The terms that were eventually reached were an excellent compromise, which naturally meant that nobody was really happy. I ceded—well, by proxy, but Selene had the right to speak on my behalf, so it ended up being a moot point—a great deal of authority over the human citizens of the city. The Guards took on most of the protective role that I’d been playing, and the mayor reclaimed his official authority. In return, they agreed to run any action involving the nonhumans of the city by me first. Effectively, we were splitting the governance of the city into two completely separate jobs, with only a cursory connection between them. Technically, while the representatives of one side would obviously be able to get an audience with the other, they had no more formal authority outside of their sphere of influence than any private citizen.
In practice, of course, the distinction was little more than a hypocritical act. I was the head of one side and a highly ranked member of the other. Pellegrini and I were still working together where our interests were in agreement. On the whole, there just wasn’t half the distinction between the two factions as these terms made it seem. But it sounded good if you didn’t know the real story.
There were a handful of more meaningful agreements. Jibril and his ghouls were officially recognized as an independent group, although one that was subservient to mine. It had taken a while, but I’d actually gotten him a seat at the table to settle out the rules of the new order, just like I’d promised. I got them to agree to a couple of smaller concessions, as well. Things like giving the relationship between a werewolf and the Alpha of a recognized pack the same privileged status attorneys had, and recognizing my people as having inalienable human rights despite not being anywhere near human.
And, naturally, I had to give some things up as well. It was a compromise, after all. So I was forced to agree to make my minions follow the law within the city, and my protection racket was getting a lot more oversight. I was still going to be collecting about the same amount of money, but now it was being treated as a part of the taxation system, with all the associated bureaucracy. So it wasn’t great, but it wasn’t untenable, either.
Of course, all of these terms had already been agreed on in advance. By the time any of us sat down here, the agreement had already been ready. I kept an ear on it to ensure nothing was changed at the last moment, but by and large it didn’t take a lot of my attention.
That left me free to split my focus between two other things, instead. First off was Snowflake, who was pacing regular patrols around the building. She didn’t notice anything particularly suspicious, and she was too bored by the negotiation process to even make fun of it, so mostly those contacts were just quick check-ins to make sure that things weren’t absolutely disastrous outside.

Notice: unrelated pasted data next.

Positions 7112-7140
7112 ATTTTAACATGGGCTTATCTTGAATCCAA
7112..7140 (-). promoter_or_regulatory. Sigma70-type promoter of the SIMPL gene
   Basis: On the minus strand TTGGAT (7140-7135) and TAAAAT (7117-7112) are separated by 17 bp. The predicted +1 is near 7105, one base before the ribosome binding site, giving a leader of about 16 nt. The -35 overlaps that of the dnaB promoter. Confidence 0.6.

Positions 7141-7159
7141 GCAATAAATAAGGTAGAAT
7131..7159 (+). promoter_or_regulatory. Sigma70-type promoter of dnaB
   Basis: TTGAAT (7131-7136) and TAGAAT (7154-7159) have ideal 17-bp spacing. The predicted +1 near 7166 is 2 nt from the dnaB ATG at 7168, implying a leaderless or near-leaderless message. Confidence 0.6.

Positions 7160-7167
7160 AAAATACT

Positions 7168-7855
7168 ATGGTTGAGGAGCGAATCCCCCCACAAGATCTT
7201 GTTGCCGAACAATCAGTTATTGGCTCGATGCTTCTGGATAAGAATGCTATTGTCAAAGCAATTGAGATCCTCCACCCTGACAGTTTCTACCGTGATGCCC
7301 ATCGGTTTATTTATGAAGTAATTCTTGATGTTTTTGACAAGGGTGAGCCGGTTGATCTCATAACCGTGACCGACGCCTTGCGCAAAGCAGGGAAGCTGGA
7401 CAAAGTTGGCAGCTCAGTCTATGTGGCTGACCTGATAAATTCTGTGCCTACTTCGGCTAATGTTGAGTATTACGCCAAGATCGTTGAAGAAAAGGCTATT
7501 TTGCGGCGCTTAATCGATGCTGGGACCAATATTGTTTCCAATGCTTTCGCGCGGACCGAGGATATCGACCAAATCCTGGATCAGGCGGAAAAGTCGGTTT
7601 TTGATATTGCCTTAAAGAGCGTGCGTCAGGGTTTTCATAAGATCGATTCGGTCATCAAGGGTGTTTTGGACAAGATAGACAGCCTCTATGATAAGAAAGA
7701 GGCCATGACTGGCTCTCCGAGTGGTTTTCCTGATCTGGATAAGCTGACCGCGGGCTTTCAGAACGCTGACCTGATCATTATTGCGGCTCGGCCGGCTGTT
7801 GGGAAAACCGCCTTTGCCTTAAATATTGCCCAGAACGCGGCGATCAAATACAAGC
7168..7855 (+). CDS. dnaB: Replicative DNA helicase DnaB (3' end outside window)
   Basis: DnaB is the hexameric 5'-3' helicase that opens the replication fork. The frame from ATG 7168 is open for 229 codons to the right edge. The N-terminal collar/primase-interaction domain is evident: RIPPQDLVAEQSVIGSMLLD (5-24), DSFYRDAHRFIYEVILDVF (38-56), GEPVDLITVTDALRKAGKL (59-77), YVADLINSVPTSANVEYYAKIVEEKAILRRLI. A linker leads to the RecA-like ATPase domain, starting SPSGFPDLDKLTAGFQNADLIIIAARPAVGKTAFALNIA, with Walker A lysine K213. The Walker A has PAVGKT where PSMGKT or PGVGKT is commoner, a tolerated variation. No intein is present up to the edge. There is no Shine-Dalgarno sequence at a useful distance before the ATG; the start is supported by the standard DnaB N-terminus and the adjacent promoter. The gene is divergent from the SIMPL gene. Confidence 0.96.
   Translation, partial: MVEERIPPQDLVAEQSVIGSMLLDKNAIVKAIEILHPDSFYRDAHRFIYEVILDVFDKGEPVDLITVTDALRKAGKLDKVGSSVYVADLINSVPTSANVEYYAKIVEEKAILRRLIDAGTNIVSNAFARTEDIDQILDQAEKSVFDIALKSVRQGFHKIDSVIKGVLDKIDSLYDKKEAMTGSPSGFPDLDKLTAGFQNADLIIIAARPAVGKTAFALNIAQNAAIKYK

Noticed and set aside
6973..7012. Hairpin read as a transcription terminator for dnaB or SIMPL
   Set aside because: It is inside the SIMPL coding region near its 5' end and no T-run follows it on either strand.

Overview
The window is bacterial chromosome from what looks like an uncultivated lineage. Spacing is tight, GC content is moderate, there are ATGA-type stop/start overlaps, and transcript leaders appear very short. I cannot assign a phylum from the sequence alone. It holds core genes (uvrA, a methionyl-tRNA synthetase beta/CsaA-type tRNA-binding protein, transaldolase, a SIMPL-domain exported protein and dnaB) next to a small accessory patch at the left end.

The second, and more interesting, was watching the people in the room with me. Pellegrini had his mask of professional detachment on, and his was very, very good. But Andrews looked just slightly too bored to conceal it. The fae thing with him as almost the opposite, unable to fully conceal the excitement it obviously felt.
Jibril was almost beside himself with joy at actually getting what I’d promised him way back when. He kept shooting grateful glances in my direction, and it would probably have been a dead giveaway if anybody had been looking closely at the ghoul. Selene looked just about the same as pellegrini, although she went for professional interest rather than professional detachment.
Most interesting, I thought, were the Guards. David gave the impression of being as fed up with this nonsense as I was feeling. He was obviously bored, and just didn’t want to be wasting his time on this farce. Razor was watching everything at once—that was, after all, her particular trick. She seemed interested, almost fascinated, although it wasn’t particularly focused on the direction of the conversation. If anything she seemed more interested in some of the people who had come, including a lot that she probably shouldn’t have known enough about to be interested in at all.
I didn’t try too hard to discourage her. That was an ability that might be very useful. The fact that it was annoying to be on the wrong end of it was just more evidence of that.
Meanwhile, Chainmail was obviously out of his depth and knew it. He looked like a scared kid listening to the grown-ups talking about something he wasn’t remotely prepared to grasp, probably because he was. Spark was more cocky, arrogant. He wasn’t even paying as much attention to what was going on here as I was.
And then there was Crimson, who watched in studious, silent fascination. It wasn’t just interest, or ambition. It was like there was something in there that needed this instruction, any instruction, and when she got it the rest of the world turned off.
I watched them, and listened to the discussion, and occasionally shared a grin with Aiko or Snowflake, and the hour passed more rapidly than I was expecting.
Then, at last, we were done. The deal was still bare-bones, but everybody wanted the chance to think about it a bit before continuing. “Is there anything else?” Selene asked, tapping her stack of notes on the table to straighten it up.
And, naturally, the door slammed open. Jason walked in, in the same suit as usual, with a broad, self-satisfied grin. “Yes,” he said, staring right at me, as the woman who covered herself in fire and Reese stepped in to flank him. “Yes, I think there is.”
3 Responses to Building Bridges 12.28
Jason is starting to get on my nerves.
Yes, something’s going to have to be done about the irritating Jason!
I hope someone else will do it. Winter does too much and there are others who could handle this.